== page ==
October was the happiest, most productive, purposeful, and fulfilling month I can remember in recent history. Paradoxically, it wasn’t without its enormous challenges. I send my warmest heartfelt greetings and good wishes to you and all the loving, kind, generous-spirited friends who have individually and collectively supported me on my journey.
Great good news. My book “Joyful Living In the Real World” was sent to and received by my new literary agent Henry Thayer. He sent an email to my typist and it looks perfect. What Carl and I began, Henry and I will be able to complete. What I’m experiencing in this dramatic process of transition is that hard work and focus pays off. “Joyful Living In the Real World” is my 29th book. When I was close to finishing writing the book in pastel notebooks longhand, I dreamed up what I most wanted to write for my 30th book.
I went to begin “Book 30” (as I affectionately call it) when I let go of book 29 to be typed, before I did the necessary corrections and edits to send it off to Henry. My work on one book was behind me – until I received essays back from one of my two typists; rather than skipping a beat, I felt I was on a roll and wanted more than anything to continue writing, merely changing to a new book, although changing a page. Beginning a new book before the current one is complete has always been my habit. It is an emotional time when your private musings are seen by a professional. Because I love to write, I greatly value other people reading my thoughts, but I also want to be certain that what the reader sees is the best that’s in me at the time. My trusted literary agent and lifelong friend Carl Brandt was there for me, guiding me, until his death. Henry will now assume that critical role.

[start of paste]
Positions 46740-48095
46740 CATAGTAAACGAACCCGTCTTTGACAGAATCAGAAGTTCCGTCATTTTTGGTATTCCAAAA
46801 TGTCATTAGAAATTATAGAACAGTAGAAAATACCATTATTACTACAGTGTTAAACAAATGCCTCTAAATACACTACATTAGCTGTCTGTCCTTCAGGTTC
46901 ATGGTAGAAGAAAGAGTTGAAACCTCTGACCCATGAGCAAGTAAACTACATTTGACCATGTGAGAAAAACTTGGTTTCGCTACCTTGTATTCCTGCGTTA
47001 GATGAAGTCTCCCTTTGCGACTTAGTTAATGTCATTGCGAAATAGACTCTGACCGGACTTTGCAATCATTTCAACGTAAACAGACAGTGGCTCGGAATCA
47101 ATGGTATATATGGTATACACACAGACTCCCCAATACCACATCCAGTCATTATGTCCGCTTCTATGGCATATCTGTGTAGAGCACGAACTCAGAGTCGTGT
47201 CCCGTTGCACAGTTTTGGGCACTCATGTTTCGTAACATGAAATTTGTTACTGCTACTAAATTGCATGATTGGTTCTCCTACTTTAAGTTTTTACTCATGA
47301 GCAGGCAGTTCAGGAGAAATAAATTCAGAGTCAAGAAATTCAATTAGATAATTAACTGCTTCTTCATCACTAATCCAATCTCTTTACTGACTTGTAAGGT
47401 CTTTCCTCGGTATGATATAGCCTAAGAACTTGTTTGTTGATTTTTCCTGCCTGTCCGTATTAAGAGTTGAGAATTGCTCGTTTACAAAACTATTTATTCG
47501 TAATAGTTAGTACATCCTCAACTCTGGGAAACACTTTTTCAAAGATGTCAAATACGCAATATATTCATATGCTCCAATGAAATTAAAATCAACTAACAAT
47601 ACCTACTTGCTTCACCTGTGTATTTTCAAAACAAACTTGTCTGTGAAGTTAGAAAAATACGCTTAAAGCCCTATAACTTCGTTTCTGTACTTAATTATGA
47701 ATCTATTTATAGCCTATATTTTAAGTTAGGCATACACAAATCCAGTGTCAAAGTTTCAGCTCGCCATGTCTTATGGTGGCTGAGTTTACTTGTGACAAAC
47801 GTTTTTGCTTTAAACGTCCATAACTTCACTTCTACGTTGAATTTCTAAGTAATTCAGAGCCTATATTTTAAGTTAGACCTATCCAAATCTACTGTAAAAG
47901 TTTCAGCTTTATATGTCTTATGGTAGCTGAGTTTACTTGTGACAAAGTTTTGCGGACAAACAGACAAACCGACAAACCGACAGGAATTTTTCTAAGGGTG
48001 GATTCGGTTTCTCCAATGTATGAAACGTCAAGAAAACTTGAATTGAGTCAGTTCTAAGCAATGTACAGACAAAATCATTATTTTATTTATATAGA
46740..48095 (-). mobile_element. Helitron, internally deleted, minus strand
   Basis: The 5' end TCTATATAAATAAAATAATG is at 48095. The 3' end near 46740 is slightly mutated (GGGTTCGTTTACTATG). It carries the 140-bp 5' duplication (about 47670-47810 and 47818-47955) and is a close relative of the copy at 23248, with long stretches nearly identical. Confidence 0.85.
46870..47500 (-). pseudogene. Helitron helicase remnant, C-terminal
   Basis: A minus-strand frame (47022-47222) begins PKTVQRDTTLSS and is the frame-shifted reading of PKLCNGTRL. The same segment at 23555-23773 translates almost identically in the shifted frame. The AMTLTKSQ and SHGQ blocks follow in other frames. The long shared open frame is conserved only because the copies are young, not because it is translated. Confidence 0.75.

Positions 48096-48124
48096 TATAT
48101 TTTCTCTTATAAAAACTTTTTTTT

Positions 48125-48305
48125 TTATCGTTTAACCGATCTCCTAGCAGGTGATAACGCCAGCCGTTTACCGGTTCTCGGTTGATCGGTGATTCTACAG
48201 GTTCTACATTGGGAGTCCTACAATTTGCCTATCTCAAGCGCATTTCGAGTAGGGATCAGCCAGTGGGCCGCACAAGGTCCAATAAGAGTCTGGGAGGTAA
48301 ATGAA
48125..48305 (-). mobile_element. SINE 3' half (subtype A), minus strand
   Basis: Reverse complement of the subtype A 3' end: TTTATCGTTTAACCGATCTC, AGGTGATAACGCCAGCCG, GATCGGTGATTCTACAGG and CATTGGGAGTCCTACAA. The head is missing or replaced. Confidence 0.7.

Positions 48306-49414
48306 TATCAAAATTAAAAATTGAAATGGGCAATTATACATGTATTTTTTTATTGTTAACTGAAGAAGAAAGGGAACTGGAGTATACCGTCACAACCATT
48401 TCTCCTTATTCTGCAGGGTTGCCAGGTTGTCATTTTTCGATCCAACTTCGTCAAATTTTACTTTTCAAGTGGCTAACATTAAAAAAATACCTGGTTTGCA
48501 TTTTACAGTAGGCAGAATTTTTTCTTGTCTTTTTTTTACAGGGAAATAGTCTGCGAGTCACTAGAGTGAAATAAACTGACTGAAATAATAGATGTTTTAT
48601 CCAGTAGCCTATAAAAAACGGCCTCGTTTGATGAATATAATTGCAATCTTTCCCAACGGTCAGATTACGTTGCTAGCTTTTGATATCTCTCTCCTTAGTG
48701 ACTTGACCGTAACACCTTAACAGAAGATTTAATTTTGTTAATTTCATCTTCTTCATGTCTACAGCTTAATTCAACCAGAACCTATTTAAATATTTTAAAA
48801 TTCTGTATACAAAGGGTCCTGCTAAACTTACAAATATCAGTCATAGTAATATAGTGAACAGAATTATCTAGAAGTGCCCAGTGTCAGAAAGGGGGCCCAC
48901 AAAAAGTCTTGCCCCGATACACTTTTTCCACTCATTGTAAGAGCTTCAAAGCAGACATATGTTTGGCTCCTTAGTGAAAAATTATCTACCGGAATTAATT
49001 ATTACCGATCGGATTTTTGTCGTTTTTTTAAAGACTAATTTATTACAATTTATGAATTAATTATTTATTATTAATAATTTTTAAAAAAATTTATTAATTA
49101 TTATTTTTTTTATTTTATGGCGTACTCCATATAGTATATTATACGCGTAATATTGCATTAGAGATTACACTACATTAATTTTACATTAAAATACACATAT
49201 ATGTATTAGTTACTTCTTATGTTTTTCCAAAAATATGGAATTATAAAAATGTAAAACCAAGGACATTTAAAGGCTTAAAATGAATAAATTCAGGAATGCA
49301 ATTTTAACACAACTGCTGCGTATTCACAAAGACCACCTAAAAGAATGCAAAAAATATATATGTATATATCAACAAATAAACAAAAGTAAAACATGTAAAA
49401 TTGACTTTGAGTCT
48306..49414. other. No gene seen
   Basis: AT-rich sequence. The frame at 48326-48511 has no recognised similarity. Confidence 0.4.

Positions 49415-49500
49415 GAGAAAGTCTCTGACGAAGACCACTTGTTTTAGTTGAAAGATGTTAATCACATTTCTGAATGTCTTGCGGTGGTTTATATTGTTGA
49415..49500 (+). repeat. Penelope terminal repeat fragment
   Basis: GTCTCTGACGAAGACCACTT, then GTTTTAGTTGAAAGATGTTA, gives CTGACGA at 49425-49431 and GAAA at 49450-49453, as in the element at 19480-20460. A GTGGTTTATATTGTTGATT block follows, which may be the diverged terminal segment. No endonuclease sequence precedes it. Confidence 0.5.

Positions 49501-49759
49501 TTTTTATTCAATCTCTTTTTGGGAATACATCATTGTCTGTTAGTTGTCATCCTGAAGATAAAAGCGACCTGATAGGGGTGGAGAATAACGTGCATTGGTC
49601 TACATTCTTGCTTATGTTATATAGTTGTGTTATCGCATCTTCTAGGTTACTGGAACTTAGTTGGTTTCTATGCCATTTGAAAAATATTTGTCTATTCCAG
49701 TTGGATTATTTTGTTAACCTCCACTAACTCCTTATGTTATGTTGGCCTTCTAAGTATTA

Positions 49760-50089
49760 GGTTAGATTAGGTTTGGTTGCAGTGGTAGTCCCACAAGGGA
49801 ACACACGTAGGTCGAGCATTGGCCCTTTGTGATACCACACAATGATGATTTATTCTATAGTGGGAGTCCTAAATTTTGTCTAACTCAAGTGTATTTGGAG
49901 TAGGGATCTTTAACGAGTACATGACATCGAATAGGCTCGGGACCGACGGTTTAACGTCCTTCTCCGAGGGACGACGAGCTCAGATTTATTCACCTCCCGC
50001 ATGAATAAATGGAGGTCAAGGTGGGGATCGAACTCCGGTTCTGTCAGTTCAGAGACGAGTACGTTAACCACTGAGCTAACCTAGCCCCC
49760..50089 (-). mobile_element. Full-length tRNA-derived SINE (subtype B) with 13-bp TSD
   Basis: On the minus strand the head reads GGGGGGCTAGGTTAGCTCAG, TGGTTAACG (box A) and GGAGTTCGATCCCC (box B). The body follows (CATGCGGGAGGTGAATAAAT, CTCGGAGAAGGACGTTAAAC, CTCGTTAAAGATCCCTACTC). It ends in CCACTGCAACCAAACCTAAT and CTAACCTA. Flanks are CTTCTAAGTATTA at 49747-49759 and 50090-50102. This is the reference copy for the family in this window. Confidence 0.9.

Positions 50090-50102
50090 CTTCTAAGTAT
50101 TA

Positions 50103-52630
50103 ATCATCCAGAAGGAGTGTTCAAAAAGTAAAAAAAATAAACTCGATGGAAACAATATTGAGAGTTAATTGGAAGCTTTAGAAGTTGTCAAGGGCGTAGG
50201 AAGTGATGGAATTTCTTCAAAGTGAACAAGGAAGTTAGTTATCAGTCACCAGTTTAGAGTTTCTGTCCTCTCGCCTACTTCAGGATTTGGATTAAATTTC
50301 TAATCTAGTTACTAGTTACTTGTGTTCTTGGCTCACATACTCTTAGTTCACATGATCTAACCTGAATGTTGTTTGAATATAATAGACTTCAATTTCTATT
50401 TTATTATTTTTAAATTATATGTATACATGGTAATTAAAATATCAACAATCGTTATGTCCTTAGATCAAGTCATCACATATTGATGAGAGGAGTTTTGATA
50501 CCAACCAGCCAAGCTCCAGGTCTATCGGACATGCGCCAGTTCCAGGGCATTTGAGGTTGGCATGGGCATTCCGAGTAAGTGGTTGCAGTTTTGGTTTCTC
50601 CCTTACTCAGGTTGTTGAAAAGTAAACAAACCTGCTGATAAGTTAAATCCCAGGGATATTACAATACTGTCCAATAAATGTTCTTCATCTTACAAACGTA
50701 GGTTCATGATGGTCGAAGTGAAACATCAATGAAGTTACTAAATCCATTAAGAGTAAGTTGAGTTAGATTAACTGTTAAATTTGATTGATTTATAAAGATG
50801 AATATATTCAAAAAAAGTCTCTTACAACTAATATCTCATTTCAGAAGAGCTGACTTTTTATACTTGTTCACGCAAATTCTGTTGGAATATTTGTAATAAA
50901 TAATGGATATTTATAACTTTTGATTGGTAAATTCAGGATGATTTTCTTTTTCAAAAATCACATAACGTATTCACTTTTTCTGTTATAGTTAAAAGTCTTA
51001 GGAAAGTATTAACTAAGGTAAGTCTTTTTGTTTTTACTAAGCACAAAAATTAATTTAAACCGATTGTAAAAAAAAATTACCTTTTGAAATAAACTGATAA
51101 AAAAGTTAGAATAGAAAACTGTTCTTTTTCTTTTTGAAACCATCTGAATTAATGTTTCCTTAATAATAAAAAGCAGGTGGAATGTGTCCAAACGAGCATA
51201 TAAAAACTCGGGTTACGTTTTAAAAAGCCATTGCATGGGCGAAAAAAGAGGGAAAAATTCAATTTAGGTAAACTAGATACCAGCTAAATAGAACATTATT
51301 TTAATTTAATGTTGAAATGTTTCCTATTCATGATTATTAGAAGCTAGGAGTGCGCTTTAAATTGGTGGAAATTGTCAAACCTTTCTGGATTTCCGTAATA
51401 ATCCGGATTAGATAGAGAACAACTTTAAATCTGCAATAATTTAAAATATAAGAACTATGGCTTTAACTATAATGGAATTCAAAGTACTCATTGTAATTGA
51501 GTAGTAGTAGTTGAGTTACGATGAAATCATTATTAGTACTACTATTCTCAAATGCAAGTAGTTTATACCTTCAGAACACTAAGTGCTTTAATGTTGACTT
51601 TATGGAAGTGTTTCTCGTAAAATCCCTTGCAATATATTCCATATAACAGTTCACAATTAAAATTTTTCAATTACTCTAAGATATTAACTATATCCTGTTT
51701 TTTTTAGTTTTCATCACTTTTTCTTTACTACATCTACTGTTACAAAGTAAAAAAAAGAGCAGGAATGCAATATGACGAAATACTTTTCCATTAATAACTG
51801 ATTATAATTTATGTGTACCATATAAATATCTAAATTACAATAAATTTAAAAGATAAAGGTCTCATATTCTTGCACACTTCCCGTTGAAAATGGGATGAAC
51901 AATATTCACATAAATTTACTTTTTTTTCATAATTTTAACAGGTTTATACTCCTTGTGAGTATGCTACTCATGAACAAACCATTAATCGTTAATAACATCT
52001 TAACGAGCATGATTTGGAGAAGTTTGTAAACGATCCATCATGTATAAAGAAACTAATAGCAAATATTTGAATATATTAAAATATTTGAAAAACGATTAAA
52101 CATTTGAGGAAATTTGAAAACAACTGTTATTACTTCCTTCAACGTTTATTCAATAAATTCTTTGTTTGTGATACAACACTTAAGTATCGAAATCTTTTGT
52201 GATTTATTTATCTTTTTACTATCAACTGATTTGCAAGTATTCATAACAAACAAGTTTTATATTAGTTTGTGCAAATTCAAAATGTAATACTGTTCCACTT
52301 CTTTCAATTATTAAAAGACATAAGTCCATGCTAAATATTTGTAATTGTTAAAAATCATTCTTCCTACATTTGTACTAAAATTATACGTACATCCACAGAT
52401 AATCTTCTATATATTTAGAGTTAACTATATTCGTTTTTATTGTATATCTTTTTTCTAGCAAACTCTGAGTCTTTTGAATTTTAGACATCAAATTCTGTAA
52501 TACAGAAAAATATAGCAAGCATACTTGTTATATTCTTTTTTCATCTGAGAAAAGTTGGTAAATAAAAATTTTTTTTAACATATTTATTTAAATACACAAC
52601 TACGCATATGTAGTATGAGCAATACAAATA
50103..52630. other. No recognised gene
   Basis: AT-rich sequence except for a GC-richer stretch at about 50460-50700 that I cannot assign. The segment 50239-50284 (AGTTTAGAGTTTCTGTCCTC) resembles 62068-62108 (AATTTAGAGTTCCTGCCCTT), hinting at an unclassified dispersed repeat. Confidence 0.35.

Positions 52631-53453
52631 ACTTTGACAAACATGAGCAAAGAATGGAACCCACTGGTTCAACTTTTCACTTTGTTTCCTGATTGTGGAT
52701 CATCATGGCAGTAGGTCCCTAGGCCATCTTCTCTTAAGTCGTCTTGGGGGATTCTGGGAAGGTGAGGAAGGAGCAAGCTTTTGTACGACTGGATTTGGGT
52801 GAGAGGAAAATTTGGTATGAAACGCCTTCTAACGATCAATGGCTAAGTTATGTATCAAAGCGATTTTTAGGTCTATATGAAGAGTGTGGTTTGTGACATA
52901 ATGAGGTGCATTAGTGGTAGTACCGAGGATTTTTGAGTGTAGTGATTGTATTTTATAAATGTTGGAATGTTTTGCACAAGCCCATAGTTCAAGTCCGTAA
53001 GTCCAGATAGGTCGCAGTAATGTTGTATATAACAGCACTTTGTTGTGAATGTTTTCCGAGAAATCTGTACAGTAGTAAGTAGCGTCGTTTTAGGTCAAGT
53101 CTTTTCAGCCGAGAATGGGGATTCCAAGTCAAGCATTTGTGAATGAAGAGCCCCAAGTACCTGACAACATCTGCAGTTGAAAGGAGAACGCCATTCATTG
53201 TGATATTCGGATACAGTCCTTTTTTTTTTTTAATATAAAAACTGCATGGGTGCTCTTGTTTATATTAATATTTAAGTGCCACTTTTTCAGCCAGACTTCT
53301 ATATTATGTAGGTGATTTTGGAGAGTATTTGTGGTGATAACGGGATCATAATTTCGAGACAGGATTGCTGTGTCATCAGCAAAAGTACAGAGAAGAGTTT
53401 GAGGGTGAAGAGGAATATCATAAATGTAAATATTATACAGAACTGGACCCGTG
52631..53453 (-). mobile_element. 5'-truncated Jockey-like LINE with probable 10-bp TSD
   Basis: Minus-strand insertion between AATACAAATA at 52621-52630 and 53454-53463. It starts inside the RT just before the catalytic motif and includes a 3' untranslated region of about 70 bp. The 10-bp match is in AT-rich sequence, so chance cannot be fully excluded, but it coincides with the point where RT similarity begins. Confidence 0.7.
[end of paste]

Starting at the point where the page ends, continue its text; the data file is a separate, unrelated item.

Thank you for your patience during this process. As I felt my deep commitment to write and publish books, I made some physical changes in the environment where I write that is proving to be far more inspiring than what I’d first envisioned. Adding the stand-up desk in my writing room led to rearranging the desk in front of the window. I had to clear the piles and piles of five years of work and research notes away from the surfaces to clear out the old and make way for the new. The bookcases are deep in order to house manuscript boxes and research documents and books.
Brooke saw the need for me to get myself settled into my newly expanded office space and offered to help me rearrange myself, expanding my writing room into Peter’s more spacious room. Putting my materials in his space feels so right. I feel his writing room has come back to life. I’m drawn to enter both rooms.
The added bonus of having Cooper, my nine-year-old writer in residence, love her desk in front of the window that looks directly across Harmony Street to her dear friend’s Stella and Mia’s house, adds to the attraction. One thing always leads to another. Rearranging the writing rooms on the second floor has inspired me to spend more time on “3,” in front of the fan window with the best view of the harbor. I have my back to the memorabilia, on a high swivel chair. It’s fun to swing around to Peter’s high desk and use it as an extra surface when I work. There is no more wonder-filled space imaginable. This space is where everything lands that weaves together the various threads of our earlier lives. The entire space is one huge treasure chest.